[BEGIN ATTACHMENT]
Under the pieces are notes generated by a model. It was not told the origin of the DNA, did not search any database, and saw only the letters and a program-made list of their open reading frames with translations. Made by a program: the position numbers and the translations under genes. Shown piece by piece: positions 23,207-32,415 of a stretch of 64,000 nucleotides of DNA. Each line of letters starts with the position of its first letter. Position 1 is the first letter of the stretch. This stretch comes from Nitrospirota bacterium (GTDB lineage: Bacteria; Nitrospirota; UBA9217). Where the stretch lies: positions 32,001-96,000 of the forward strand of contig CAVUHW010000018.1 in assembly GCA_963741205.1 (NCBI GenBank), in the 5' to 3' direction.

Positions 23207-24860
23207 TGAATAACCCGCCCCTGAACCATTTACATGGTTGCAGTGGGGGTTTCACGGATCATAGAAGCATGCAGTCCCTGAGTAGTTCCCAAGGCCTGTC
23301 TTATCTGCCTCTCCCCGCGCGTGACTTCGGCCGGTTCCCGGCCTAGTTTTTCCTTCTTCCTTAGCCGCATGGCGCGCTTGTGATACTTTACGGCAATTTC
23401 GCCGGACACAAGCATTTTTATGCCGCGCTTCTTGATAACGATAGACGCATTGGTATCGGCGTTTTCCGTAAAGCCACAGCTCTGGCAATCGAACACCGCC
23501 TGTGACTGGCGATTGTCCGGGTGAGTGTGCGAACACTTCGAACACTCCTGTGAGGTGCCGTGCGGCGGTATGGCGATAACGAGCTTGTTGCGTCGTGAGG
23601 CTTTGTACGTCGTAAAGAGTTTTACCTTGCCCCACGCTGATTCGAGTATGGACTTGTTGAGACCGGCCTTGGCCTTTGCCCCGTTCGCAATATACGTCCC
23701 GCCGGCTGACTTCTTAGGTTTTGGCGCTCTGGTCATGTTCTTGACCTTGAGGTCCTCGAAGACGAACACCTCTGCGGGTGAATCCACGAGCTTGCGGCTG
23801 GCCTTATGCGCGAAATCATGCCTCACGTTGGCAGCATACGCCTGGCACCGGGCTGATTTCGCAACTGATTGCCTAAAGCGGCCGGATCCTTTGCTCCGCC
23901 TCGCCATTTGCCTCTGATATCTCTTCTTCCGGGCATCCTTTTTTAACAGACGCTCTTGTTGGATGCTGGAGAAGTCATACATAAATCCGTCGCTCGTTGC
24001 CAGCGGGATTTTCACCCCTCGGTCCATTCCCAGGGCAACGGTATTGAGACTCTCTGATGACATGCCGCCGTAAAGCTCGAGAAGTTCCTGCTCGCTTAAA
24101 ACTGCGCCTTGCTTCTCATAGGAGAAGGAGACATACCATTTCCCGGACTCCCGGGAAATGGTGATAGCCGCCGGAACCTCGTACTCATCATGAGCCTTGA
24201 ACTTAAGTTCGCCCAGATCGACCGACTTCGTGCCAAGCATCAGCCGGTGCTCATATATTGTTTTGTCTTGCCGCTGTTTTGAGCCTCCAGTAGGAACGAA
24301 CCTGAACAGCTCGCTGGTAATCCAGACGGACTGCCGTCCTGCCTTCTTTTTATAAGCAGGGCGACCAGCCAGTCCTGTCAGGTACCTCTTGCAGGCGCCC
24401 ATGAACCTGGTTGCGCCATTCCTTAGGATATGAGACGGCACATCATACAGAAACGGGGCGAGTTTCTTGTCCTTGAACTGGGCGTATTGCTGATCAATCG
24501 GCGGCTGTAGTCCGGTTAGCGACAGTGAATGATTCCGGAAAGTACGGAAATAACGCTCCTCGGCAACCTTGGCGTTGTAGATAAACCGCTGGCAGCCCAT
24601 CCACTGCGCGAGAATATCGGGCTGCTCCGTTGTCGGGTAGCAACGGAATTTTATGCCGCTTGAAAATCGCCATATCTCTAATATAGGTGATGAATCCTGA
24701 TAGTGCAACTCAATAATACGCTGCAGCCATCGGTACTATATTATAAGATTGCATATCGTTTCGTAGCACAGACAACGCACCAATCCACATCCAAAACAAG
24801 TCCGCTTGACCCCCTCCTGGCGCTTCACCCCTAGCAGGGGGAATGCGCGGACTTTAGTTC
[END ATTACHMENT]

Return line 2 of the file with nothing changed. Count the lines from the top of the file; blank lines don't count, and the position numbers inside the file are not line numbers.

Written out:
Positions 23207-24860